The timeline to restart this season before it bleeds into the fall and the possibility of impacting a potential Christmas Day start to next season already borders on impossible. The NBA does not expect to make a decision until the start of June at the earliest. Players traveling from abroad (i.e., Luka Doncic, who reportedly flew back to Slovenia during the hiatus) and high-risk areas stateside would presumably have to quarantine for two weeks, followed by a training camp reportedly lasting a minimum of three weeks. Games would not resume until July at the earliest. It’s possible, but the insanity goes well beyond that.

In the absence of widespread rapid-response testing, what happens once a player gets swabbed on a daily basis and each time upon re-entry into the bubble? Does he wait the hours it can take to get the results? Or does he go about his business, working out and practicing, and then get sidelined only once a test returns positive? Can a player test negative upon re-entry and still carry the virus into the bubble? How many teammates and opponents could be infected by a potential false-negative test of a player?

Even if every player and personnel member were in an age range and condition to recover from the virus, which we know is not guaranteed to be true, what happens in the practical inevitability of a positive test? Is there a possibility James or Antetokounmpo or Leonard misses an entire playoff series by being sidelined for two weeks in a condensed playoff scenario? Could multiple teams be quarantined for a fortnight?

There will surely be food, hospitality and sanitation services, medical personnel, TV crews and whatever other roles are necessary to put hundreds of NBA employees back to work in an isolated environment. Not only would they all be increasing the likelihood of an internal outbreak, but their families and whoever else they might come into contact with outside a strict medical bubble would also be at increased risk.

The NBA is surely working through these questions as we speak, but there is really only one question that needs to be answered, god forbid: What if someone dies as a result of the NBA reopening too soon?

When economics becomes a public-health crisis

This is not unlike the debate between the White House coronavirus task force’s leading medical expert and President Donald Trump over the past week. In his Senate testimony on Tuesday, Dr. Anthony Fauci warned against the dangers of reopening the country too soon, particularly now, when “we don’t know everything about this virus, and we really better be careful, particularly when it comes to children.” A day later, Trump told reporters, “To me that’s not an acceptable answer,” amid efforts to restore the economy.

The United States is behind other countries that are only beginning to reopen their economies in terms of both testing and curbing the spread of the virus. The reported U.S. death toll from COVID-19 surpassed 85,000 on Thursday, the highest globally and among the most per capita, all facts that remain today. We are among the most at-risk nations in the world, and the rate of positive tests in states that have begun to reopen the economy is reportedly higher than those continuing to restrict non-essential business activity.

It follows that the NBA reopening would increase risk on a smaller scale. More tangentially, how would the league’s return impact public perception? Silver lauded the NBA for setting a precedent that altered the public’s thinking when it shut down following Utah Jazz center Rudy Gobert’s positive test prior to nationwide lockdown efforts. Would a similar message not be sent if the NBA deems it safe to reopen?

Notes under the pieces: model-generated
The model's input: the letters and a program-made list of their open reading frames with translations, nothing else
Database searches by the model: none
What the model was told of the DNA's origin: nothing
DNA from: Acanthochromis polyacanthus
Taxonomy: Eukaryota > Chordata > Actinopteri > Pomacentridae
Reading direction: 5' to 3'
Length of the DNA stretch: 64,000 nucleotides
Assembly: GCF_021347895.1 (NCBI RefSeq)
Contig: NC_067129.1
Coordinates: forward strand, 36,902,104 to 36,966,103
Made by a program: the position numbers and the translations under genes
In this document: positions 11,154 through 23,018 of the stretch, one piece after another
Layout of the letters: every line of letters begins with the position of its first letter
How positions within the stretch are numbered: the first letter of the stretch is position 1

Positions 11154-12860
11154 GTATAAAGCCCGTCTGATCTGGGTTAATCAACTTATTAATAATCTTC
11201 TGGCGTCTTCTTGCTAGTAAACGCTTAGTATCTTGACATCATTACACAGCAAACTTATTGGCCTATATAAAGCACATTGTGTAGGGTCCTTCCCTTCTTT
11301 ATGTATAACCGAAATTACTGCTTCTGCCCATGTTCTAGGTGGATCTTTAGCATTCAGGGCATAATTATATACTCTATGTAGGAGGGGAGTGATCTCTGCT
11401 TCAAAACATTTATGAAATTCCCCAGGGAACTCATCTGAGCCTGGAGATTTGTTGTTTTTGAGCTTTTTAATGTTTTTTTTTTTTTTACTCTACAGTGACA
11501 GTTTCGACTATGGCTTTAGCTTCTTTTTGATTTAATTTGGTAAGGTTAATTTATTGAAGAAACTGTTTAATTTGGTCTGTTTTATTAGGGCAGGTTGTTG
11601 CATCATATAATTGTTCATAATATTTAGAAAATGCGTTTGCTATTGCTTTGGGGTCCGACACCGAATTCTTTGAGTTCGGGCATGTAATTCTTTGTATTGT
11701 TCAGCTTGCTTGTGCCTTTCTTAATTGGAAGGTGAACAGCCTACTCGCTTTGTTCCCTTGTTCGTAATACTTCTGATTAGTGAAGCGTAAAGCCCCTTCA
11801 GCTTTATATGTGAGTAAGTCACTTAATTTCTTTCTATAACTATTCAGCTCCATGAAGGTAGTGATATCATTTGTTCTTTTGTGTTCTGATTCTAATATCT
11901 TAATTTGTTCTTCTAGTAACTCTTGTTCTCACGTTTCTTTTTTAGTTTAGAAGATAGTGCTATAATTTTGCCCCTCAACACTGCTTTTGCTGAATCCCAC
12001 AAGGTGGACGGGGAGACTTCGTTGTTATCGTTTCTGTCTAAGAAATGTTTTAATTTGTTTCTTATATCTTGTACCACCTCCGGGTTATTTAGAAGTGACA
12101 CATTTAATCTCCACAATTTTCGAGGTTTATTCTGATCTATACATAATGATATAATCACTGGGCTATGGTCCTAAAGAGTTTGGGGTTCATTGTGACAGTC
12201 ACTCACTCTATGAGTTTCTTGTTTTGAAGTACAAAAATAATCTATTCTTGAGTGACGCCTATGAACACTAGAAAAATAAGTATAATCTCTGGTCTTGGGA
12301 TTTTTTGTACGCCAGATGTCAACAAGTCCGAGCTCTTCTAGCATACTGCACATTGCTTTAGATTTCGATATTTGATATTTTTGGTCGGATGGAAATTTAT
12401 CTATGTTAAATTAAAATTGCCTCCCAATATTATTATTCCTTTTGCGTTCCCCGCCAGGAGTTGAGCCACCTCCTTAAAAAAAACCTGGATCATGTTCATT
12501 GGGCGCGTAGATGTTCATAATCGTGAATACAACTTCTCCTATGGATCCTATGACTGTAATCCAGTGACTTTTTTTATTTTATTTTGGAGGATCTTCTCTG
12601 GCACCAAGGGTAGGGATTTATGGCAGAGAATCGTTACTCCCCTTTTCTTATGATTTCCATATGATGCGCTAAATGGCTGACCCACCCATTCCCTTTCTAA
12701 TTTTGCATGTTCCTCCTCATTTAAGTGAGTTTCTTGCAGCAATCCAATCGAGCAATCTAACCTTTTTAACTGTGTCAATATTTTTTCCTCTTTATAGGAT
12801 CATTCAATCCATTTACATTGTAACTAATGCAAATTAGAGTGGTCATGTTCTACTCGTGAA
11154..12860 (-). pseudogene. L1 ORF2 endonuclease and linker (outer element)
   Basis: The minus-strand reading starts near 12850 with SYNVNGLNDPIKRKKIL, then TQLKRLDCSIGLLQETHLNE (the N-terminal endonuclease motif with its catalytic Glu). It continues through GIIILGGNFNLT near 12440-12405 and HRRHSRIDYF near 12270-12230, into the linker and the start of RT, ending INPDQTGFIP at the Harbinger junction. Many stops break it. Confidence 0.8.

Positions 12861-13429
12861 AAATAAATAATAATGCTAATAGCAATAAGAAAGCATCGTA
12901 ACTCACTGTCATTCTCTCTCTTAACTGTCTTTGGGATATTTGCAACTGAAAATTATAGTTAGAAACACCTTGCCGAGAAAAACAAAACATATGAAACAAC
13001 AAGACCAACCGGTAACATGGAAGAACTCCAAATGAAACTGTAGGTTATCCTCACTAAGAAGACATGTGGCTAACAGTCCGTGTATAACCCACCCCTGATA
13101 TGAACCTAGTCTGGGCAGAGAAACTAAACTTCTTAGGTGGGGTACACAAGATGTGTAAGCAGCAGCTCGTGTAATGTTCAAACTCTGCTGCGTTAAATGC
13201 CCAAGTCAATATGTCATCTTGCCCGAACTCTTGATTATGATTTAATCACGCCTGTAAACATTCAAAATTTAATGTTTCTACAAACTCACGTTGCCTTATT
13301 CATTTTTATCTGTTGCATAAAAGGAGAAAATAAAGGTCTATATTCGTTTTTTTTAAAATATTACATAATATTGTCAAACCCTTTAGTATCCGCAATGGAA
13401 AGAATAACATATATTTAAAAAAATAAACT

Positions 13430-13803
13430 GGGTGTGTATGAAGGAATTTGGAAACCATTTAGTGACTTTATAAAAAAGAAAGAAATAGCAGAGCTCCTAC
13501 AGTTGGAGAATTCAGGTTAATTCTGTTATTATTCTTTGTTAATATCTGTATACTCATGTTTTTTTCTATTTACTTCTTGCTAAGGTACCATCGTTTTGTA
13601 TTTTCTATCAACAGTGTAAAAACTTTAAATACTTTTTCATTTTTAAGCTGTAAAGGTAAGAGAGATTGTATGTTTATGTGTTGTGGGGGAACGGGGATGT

Silver told Trump that the league would like to be among the leaders in reopening the economy, citing the crisis as a public-health matter that necessitates a balance with abject safety. There is hard truth in that.

Are the NBA’s problems our problems?

But is the NBA a normal business? Superstars pushing for a return are millionaires many times over. Eighty percent of Nance’s above-average league salary is still $10 million. Dudley, making a veteran minimum salary, will still take home a pre-tax bi-weekly paycheck in the ballpark of $80,000 despite a 25 percent cut. They live according to their paychecks, but surely not the way the average person does.

According to ESPN, small-market teams are concerned they could lose $20 million in revenue sharing next season in a worst-case scenario. New Orleans Pelicans owner Gayle Benson, operating in the NBA’s smallest market, is worth an estimated $3 billion. Memphis Grizzlies owner Robert Pera, whose team works in the next-smallest market, is worth roughly $10 billion. Their economic crisis is not exactly yours.

Granted, the NBA’s return could put thousands of people back to work, and who knows how many others are supported by the league’s employees, but there are serious ethical questions about a non-essential business reopening in the face of a pandemic, even under the safest of conditions. They get more serious when you consider that the collective wealth of the business owners could afford them all more time.

There is little doubt that billionaires crying poor and financially incentivizing multimillionaires back to work applies pressure to everyone from assistant coaches earning six figures to arena workers living paycheck to paycheck to get back to work before any of them might feel completely comfortable returning. And what message does that send to smaller businesses forced to furlough employees amid the epidemic? Might a second wave that could result from reopening too soon create even greater economic concern?

Listen, I want to watch live sports just as much as NBA superstars want to resume playing them, and my industry depends upon it to a degree, but if the league’s push to reopen in July were to cost even one more life than would have otherwise been lost, it is not worth it. In that sense, the NBA’s decision is no more difficult than the one every country, every state, every town is trying to make concurrently. We don’t have all the answers, but we cannot let the desire to crown a champion outweigh the resulting losses.

– – – – – – –

Ben Rohrbach is a staff writer for Yahoo Sports. Have a tip? Email him at or follow him on Twitter! Follow @brohrbach

More from Yahoo Sports: